University of Bradford study: 'Stress returns to affect sufferers in old age’

Dr Helena Chui, a lecturer at the University of Bradford's psychology division

Dr Helena Chui, a lecturer at the University of Bradford's psychology division

First published in News Bradford Telegraph and Argus: Photograph of the Author by , T&A Reporter

The stresses people experience during their lives can ‘catch up’ on them when they reach old age leading to health problems, new research has found.

University of Bradford lecturer Dr Helena Chui was part of a team involved in a ground-breaking study on the links between depression and stress hormones in the elderly.

It used data from an 18-year period and found that past stress can lead to issues in later life.

The study, which used data gathered from 50 participants with an average age of 89, has just been released and is thought to be the first of its kind to use evidence collected from such a long period.

It considered the effects of stress hormone Cortisol on the very elderly.

Dr Chui, a lecturer at the University’s psychology division, has found a link between depression and reduced amounts of a Cortisol in very old people when they wake up in the morning.

Cortisol is released in response to stress and increases blood sugar levels and suppresses the immune system, helping the body to survive immediate threats, or prepare for the exertion of a new day.

Dr Chui, who is from Hong Kong and studied her PHD at Colorado State University, said: “Stress occurs throughout life, but advanced old age and an approaching end of life often bring frequent and severe physical and social losses that induce a higher level of depressive symptoms.

“This study suggests that stress experienced in the past might accumulate and catch-up on people as they enter old age.”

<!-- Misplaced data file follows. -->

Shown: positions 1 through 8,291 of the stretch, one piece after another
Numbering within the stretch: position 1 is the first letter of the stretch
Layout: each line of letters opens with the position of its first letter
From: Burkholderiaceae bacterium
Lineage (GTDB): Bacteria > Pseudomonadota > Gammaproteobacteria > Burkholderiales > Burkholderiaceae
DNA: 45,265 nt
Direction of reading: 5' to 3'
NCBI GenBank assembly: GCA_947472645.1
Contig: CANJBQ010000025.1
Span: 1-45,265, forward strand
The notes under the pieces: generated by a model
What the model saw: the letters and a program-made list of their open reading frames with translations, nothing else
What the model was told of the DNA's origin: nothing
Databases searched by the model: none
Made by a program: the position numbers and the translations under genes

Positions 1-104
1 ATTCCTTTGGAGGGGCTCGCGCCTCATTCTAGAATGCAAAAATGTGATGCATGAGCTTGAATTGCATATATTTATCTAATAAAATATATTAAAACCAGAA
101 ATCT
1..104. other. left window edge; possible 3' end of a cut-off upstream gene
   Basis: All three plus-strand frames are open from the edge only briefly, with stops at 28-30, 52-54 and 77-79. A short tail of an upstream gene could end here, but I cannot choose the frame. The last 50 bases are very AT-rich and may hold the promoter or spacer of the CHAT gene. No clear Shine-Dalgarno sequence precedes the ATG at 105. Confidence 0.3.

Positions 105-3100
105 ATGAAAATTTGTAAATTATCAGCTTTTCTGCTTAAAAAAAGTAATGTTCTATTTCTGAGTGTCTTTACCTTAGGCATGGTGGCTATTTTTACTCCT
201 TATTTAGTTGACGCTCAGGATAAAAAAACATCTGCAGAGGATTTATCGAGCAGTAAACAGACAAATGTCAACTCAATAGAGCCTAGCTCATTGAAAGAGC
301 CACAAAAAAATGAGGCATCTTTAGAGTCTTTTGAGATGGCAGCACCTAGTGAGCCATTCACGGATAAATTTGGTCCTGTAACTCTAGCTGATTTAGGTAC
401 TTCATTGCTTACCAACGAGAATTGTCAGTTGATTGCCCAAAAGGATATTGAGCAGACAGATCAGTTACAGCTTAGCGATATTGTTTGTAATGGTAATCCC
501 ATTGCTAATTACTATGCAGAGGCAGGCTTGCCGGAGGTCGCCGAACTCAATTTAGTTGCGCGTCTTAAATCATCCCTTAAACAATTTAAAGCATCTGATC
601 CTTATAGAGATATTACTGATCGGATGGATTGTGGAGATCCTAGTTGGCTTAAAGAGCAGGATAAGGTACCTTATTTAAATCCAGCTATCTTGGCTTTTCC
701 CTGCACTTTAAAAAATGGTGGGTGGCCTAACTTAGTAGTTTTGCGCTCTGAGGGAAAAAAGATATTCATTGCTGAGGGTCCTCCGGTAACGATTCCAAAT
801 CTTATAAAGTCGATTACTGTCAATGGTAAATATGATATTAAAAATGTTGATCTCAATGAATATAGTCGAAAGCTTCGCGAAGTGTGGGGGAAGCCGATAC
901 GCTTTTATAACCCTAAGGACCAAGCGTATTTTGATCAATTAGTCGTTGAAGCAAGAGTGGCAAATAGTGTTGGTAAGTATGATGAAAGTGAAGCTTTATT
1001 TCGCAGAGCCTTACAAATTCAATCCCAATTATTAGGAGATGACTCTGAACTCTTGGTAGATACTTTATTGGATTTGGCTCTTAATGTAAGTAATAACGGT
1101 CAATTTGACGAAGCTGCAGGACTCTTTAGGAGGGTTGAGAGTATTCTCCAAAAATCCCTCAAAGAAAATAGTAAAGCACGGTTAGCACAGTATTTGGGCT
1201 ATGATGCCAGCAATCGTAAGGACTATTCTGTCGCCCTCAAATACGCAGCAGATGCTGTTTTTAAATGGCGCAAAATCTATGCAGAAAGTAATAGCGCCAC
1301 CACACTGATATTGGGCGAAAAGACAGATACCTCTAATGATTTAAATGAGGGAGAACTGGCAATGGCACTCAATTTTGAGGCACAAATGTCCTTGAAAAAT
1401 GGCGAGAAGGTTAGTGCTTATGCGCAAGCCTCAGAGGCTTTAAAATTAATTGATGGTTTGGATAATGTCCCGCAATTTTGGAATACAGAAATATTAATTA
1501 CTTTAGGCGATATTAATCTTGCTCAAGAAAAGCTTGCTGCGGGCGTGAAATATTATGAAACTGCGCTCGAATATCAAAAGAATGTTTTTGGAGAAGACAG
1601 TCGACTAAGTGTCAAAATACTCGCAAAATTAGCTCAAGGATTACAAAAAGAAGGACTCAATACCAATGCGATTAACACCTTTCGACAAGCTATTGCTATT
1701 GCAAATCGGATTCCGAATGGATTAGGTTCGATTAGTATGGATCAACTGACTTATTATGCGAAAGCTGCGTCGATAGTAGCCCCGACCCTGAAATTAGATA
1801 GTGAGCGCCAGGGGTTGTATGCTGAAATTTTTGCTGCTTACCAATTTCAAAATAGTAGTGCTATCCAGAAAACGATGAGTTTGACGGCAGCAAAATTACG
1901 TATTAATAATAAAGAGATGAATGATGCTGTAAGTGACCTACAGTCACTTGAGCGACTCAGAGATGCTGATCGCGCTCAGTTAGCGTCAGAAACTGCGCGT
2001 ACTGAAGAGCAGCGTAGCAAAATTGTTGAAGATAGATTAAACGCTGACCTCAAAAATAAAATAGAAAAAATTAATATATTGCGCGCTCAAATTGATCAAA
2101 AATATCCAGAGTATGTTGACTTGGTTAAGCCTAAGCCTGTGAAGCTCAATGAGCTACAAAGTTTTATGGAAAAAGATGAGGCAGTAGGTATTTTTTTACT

Comments (3)

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8:43am Sat 31 May 14

SurprisedByJoyce says...

I should imagine that living in Bradford doesn't help either.
I should imagine that living in Bradford doesn't help either. SurprisedByJoyce
  • Score: 14

9:07am Sat 31 May 14

FinlandStation says...

This was very interesting. I'm sure a lot of us who are getting on a bit recognise the effect.

If Dr. Chui is reading these posts, is there anything that can be done to increase the cortisol levels when you wake up in the morning? Some herbal tea perhaps? I hate diagnoses without cures, but that seems to be a characteristic of old age. They know what's wrong but they can't fix it.
This was very interesting. I'm sure a lot of us who are getting on a bit recognise the effect. If Dr. Chui is reading these posts, is there anything that can be done to increase the cortisol levels when you wake up in the morning? Some herbal tea perhaps? I hate diagnoses without cures, but that seems to be a characteristic of old age. They know what's wrong but they can't fix it. FinlandStation
  • Score: 8

10:50am Sat 31 May 14

bluebluerobin says...

FinlandStation wrote:
This was very interesting. I'm sure a lot of us who are getting on a bit recognise the effect.

If Dr. Chui is reading these posts, is there anything that can be done to increase the cortisol levels when you wake up in the morning? Some herbal tea perhaps? I hate diagnoses without cures, but that seems to be a characteristic of old age. They know what's wrong but they can't fix it.
Is cortisol the same as cortisone? Maybe a little cream first thing in the morning might help.
[quote][p][bold]FinlandStation[/bold] wrote: This was very interesting. I'm sure a lot of us who are getting on a bit recognise the effect. If Dr. Chui is reading these posts, is there anything that can be done to increase the cortisol levels when you wake up in the morning? Some herbal tea perhaps? I hate diagnoses without cures, but that seems to be a characteristic of old age. They know what's wrong but they can't fix it.[/p][/quote]Is cortisol the same as cortisone? Maybe a little cream first thing in the morning might help. bluebluerobin
  • Score: -5

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